Constitutional reform, voted in by 98.5 % of voters (but boycotted by some left-wing parties and trade unions), has introduced some elements of democracy to Morocco's political system. However, many Moroccans consider these changes ‘cosmetic’. Protests continue in many Moroccan cities and even in European cities such as Paris.
'Hypocrites and thieves more royalist than the king himself'
This will be the first Sunday since 20 February 2011 that Najah will not be attending a protest in Germany. The young student believes in the need to establish a real democracy, and takes part in meetings and protests organised by the 20 February movement. It has the support of many NGOs as well as five political parties. Morocco has a very active civil society, and the protests in themselves are nothing new to the country. In 2004, a movement navigated by associations led to a reform of the personal status or family law, introducing considerable improvements to women’s rights. However, not all of the protesters continue to be as committed as Najah. Soufiane has stopped attending protests, saying that whilst some things have changed since the constitutional reform, corruption continues. He constantly condemns the ‘thieves’, the officials who make their fortunes to the detriment of ordinary citizens. On the facebook page for the 20 February movement in Casablanca, Karim Chakib writes: ‘We are all royalists. However, watch out for hypocrites and thieves more royalist than the king himself.’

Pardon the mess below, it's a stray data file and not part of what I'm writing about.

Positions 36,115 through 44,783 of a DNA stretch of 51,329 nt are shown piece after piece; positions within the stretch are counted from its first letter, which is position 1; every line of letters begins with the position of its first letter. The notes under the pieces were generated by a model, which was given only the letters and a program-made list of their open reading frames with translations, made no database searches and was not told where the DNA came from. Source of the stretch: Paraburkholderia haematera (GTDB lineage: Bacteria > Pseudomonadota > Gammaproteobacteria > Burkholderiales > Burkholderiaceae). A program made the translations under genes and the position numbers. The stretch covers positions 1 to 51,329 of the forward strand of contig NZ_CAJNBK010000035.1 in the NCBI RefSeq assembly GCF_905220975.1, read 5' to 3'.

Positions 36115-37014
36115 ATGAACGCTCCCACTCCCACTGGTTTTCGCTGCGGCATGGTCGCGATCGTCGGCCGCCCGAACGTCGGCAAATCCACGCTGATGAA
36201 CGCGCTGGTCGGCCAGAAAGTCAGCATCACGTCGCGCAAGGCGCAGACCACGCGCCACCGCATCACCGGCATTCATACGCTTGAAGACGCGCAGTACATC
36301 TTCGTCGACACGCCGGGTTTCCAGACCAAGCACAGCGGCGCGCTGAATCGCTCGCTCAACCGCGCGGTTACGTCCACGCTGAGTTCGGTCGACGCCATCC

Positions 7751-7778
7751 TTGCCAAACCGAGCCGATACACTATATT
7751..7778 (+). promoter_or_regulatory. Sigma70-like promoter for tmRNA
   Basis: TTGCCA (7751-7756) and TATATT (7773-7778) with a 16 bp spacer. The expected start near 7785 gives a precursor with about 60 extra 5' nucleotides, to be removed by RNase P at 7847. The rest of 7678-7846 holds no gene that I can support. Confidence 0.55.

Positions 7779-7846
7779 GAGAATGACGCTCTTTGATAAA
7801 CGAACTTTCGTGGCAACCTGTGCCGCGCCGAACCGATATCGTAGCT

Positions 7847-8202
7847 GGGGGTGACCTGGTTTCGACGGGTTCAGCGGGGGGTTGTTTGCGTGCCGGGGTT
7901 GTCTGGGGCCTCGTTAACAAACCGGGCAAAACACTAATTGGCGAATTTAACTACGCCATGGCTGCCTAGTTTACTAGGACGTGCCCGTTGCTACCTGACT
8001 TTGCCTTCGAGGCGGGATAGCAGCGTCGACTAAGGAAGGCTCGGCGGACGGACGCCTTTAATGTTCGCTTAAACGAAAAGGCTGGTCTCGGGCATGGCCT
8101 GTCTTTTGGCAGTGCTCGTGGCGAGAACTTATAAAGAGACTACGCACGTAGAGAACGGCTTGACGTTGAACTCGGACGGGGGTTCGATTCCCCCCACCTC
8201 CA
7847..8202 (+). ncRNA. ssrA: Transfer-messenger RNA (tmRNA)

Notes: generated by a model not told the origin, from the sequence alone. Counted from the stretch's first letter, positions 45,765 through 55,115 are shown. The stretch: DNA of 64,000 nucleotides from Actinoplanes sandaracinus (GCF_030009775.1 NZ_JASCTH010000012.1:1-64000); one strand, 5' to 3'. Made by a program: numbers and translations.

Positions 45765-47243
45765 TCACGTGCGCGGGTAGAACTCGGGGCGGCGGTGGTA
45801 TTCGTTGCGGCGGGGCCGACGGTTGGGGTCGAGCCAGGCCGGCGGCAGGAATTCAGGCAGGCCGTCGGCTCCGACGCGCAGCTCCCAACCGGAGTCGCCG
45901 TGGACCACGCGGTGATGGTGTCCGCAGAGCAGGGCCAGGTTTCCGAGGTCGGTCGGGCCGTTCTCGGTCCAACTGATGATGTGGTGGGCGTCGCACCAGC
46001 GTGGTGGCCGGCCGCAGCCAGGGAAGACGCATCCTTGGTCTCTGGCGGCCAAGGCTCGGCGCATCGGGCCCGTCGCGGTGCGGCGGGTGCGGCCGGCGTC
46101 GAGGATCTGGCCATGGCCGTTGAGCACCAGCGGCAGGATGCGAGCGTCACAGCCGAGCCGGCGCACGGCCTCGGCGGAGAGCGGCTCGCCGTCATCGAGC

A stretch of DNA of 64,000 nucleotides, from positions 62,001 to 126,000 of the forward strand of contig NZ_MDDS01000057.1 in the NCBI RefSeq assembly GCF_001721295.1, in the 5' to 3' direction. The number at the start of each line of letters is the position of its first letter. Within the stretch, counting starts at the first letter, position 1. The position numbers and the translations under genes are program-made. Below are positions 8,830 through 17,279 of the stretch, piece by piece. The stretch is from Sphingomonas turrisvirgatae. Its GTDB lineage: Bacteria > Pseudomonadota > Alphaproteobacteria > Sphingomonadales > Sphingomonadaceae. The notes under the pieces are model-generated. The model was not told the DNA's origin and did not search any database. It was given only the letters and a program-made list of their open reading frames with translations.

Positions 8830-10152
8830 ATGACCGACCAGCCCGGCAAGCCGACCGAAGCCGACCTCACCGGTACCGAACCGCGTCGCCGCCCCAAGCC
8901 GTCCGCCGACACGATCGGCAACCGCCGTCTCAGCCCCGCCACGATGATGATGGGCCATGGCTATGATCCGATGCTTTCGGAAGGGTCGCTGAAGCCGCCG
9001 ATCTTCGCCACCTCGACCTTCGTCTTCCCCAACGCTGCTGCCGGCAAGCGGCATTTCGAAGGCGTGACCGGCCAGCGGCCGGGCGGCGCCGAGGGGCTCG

Amar, from Marrakech in western Morocco, notes that the movement is changing from a political one to an increasingly social one. This transformation is reflected by the fact that protests are being relocated from the main boulevards (for example, in front of the parliament) to working class neighbourhoods. ‘We need to go to the people’, explains Yassir de Rabat. He is a member of three associations and is part of the 4% of Moroccans who are members of a political party or trade union. He boycotted the referendum on constitutional reform, judging it to be ‘cosmetic’. Yassir could envisage the possibility of Morocco without a king ‘should the king continue to ignore the demands made by activists.’
Nevertheless, many revolutionaries agree that Mohammed VI has to yield some of his power, while not calling on him to abdicate entirely. The king enjoys the benefits of drawing his legitimacy from three sources: religious legitimacy (as a direct descendant of the prophet Muhammad), historical legitimacy (for 12 centuries, Morocco has been a monarchy and the only Arab country not to come under Ottoman rule), and an external political legitimacy (the reforms introduced by Mohammed VI have been commended by the European union and European council.)
King for the day
Saïd does not consider himself to be a member of the movement for change, although he has taken part in some demonstrations. Since the announcement of the legislative elections which were held on 25 November 2011 and the new constitution’s recognition of the Amazigh language, which is spoken by the indigenous Berber minority, he has no longer felt any need to take to the streets. The Berber question is of great importance to many Casablancans, he explains.
Yousra and Amal do not belong to the revolutionary movement either. Yousra believes the king has made reforms, and has done well to launch economic programmes. ‘That’s what accounts for the relative calm in Morocco compared to in the rest of the Arab world,' she says. In contrast, Amal is fighting for women’s rights. She is not prepared to be part of a group whose members include islamists. It is on this issue that the movement sparks controversy and divides fellow revolutionaries, families, friends, civil society, and the left-wing. Ali, a French teacher, is optimistic about the fundamental changes set to take place in Morocco. However, she admits that in order to achieve these changes, time and hard work will be needed.